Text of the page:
USA v. Kendrick Fulton
UNPUBLISHED OPINION ORDER FILED. [11-10716 Affirmed in Part, Vacated in Part and Remanded.] Judge: JLD , Judge: EBC , Judge: PRO. Mandate pull date is 04/16/2012; denying motion to file supplemental briefs filed by Appellant Mr. Kendrick Jermaine Fulton [6999207-2]; granting motion to proceed IFP filed by Appellant Mr. Kendrick Jermaine Fulton [6907556-2] [11-10716]
Date Filed: 03/26/2012
IN THE UNITED STATES COURT OF APPEALS
United States Court of Appeals
FOR THE FIFTH CIRCUIT
March 26, 2012
Lyle W. Cayce
UNITED STATES OF AMERICA,
KENDRICK JERMAINE FULTON, also known as Ken Fulton,
Appeal from the United States District Court
for the Northern District of Texas
USDC No. 5:02-CR-94-2
Before DENNIS, CLEMENT, and OWEN, Circuit Judges.
Kendrick Jermaine Fulton, federal prisoner # 30080-177, has moved for
leave to proceed in forma pauperis (IFP) in his appeal of an order of the district
court that (1) denied Fulton’s 18 U.S.C. § 3600 motion for DNA testing, and
(2) imposed a pre-filing injunction on account of Fulton’s repeated frivolous
filings. A movant seeking leave to proceed IFP on appeal must show that he is
unable to bear the costs of an appeal and that the appeal is taken in good faith.
Carson v. Polley, 689 F.2d 562, 586 (5th Cir. 1982). When a district court
Pursuant to 5TH CIR. R. 47.5, the court has determined that this opinion should not
be published and is not precedent except under the limited circumstances set forth in 5TH CIR.
Date Filed: 03/26/2012
certifies that an appeal is not taken in good faith under 28 U.S.C. § 1915(a)(3)
and Fed. R. App. P. 24(a)(3), the litigant may either pay the filing fee or
challenge the court’s certification decision. Baugh v. Taylor, 117 F.3d 197, 202
(5th Cir. 1997). Our inquiry into Fulton’s good faith “is limited to whether the
appeal involves ‘legal points arguable on their merits (and therefore not
frivolous).’” Howard v. King, 707 F.2d 215, 220 (5th Cir. 1983) (citation omitted).
If “the merits are so intertwined with the certification decision as to constitute
the same issue,” we may determine the merits as well as the appropriateness of
the IFP status. Baugh, 117 F.3d at 202.
The motion for DNA testing concerned a bag that allegedly contained
cocaine base; Fulton also sought discovery related to his motion. Fulton argues
that he satisfied the statutory prerequisites for DNA testing. He also contends
that the district court erred by denying his motion for DNA testing without
notifying the Government and giving it an opportunity to respond.
Under § 3600(a), the district court “shall order” DNA testing of specified
evidence if it determines that 10 listed prerequisites are met. Our review shows
that the prerequisites plainly were not satisfied in this matter: The identity of
the perpetrator was not at issue at trial, and the motion for DNA testing was not
made in a timely fashion. See § 3600(a)(7), (10). As Fulton suffered no prejudice
from the district court’s denial of the motion without notifying the Government,
any error under § 3600(b) was harmless. Because there was no reversible error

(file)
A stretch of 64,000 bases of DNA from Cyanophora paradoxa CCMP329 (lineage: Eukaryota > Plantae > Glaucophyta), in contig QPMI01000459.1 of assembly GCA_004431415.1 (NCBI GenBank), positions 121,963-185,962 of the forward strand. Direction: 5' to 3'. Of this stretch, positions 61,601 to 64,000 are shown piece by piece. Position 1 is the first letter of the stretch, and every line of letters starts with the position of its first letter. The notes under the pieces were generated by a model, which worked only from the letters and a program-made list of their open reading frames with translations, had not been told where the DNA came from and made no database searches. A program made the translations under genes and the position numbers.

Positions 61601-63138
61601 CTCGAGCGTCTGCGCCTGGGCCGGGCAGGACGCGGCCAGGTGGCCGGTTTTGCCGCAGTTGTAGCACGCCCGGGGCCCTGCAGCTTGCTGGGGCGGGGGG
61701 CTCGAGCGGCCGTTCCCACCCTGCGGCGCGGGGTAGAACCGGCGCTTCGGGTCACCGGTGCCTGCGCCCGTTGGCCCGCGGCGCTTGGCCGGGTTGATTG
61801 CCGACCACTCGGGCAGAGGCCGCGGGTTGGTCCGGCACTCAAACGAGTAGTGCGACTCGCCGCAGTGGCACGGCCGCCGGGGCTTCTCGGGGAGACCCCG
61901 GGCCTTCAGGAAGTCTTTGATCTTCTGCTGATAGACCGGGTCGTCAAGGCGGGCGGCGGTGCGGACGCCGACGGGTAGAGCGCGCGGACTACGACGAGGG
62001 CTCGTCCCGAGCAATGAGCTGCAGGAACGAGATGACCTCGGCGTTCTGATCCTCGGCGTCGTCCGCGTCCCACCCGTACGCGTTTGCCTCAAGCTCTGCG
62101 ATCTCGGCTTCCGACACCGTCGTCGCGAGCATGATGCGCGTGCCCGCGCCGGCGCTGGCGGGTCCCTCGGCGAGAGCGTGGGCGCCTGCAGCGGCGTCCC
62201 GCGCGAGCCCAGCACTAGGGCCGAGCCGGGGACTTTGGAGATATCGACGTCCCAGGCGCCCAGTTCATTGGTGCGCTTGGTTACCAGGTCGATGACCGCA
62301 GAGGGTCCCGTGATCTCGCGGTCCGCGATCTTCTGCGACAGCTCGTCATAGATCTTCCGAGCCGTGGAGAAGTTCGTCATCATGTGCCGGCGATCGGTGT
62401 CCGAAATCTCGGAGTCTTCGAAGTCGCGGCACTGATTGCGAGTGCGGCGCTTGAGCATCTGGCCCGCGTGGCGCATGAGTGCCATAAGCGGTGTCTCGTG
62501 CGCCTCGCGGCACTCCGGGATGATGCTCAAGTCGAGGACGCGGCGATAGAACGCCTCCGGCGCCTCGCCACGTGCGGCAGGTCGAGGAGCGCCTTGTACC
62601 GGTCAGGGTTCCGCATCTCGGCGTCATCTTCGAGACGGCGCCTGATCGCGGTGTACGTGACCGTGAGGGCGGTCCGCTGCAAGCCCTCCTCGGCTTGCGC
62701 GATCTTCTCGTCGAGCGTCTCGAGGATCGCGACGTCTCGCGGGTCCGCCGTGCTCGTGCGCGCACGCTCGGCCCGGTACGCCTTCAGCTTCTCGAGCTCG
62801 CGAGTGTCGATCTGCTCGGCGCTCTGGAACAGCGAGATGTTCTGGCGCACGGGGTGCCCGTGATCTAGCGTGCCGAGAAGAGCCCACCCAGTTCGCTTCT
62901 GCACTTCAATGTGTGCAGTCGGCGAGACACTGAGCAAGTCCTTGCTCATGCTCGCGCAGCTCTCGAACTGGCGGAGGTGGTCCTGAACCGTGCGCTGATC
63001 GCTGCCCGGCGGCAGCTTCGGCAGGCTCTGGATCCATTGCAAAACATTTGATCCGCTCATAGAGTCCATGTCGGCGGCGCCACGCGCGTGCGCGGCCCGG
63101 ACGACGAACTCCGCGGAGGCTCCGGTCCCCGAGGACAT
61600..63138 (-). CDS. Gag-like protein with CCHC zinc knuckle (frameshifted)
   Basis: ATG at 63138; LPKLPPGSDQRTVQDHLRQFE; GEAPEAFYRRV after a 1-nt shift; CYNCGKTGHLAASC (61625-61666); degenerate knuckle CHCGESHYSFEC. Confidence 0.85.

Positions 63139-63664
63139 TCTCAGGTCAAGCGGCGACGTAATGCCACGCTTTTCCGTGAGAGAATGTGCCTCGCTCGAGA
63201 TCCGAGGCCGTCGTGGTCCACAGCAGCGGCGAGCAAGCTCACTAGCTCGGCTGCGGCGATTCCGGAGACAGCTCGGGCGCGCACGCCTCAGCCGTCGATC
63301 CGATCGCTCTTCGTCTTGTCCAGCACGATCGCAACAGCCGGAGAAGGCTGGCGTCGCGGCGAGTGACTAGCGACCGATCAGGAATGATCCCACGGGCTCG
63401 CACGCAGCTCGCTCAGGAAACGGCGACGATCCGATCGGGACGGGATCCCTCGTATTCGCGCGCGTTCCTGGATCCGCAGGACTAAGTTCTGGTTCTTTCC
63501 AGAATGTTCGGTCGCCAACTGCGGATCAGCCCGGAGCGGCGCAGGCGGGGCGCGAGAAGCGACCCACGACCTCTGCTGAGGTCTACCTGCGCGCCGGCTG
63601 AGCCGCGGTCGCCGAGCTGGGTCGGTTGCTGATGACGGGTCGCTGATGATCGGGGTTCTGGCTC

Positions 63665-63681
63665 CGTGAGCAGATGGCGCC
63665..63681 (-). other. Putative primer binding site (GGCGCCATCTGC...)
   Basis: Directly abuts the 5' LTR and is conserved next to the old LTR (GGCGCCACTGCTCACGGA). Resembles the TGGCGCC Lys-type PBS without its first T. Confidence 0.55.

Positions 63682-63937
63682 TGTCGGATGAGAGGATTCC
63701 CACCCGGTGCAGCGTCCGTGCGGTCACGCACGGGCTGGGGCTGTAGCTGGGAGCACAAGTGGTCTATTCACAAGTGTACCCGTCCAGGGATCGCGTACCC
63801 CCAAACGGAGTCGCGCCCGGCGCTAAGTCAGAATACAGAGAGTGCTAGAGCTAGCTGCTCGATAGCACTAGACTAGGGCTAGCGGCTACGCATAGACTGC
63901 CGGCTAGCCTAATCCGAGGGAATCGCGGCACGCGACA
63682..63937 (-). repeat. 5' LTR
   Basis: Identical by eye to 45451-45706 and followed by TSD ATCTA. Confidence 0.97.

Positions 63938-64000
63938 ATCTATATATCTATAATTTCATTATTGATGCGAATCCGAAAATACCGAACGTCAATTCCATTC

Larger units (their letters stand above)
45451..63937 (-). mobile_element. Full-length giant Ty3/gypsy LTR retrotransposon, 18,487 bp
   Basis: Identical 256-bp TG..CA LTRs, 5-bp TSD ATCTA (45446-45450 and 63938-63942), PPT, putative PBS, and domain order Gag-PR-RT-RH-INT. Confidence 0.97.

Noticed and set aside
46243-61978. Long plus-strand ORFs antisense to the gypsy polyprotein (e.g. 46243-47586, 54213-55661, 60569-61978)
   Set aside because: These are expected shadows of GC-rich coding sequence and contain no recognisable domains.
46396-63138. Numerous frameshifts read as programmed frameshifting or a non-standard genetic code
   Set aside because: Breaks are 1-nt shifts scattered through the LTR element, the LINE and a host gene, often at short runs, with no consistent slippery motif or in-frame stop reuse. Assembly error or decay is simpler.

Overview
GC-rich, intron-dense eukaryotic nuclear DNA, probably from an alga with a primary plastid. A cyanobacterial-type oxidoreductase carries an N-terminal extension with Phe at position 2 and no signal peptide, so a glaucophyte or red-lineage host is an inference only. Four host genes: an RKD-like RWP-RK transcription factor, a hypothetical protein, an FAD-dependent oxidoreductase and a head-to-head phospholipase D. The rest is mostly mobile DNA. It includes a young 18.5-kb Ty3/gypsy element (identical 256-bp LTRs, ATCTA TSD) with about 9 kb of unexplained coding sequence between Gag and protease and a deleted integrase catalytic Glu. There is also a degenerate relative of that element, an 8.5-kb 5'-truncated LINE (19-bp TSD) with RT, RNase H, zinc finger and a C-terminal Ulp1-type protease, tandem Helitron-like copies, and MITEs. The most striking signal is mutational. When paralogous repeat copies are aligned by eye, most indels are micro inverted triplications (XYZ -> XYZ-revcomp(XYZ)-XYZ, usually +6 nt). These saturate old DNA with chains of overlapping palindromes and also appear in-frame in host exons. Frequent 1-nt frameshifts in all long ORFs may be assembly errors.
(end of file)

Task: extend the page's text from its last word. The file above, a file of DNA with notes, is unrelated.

in the denial of the motion for DNA testing and discovery, the district court’s
judgment is in this regard affirmed.
Fulton contends that the district court erred by imposing restrictions on
his future filings without affording him an opportunity to be heard. He argues
that the restrictions should be vacated and the matter remanded for a hearing.
The authority of a court to enjoin future filings “flows not only from
various statutes and rules relating to sanctions, but the inherent power of the
court to protect its jurisdiction and judgments and to control its docket.”
Date Filed: 03/26/2012
Farguson v. MBank Houston, N.A., 808 F.2d 358, 360 (5th Cir. 1986) (footnote
The district court is permitted to act sua sponte in imposing
restrictions on future filings. Qureshi v. United States, 600 F.3d 523, 526 (5th
Cir. 2010). “[O]ur precedent governing the imposition of pre-filing injunctions
on vexatious litigants states unequivocally that notice and a hearing are
required if the district court sua sponte imposes a pre-filing injunction.” Id.
(internal quotation marks, citations, and brackets omitted).
Although the district court had previously warned Fulton, prior to the
filing of the motion for DNA testing, that a future frivolous filing would result
in sanctions, including a bar to future filings, it failed to provide an opportunity
for a hearing in this matter. Accordingly, and regardless of the merits of the prefiling injunction, as to which we express no opinion, we must vacate the
injunction and remand “for the limited purpose of determining the sanctions
question after proper notice and a hearing consistent with the law of this
Circuit.” Id. at 527.
In view of the foregoing, Fulton’s IFP motion is granted. His motion for
supplemental briefing is denied.
IFP GRANTED; MOTION FOR SUPPLEMENTAL BRIEFING DENIED;
DENIAL OF MOTION FOR DNA TESTING AFFIRMED; PRE-FILING
INJUNCTION VACATED AND REMANDED TO DETERMINE THE
SANCTIONS QUESTION AFTER PROPER NOTICE AND A HEARING.
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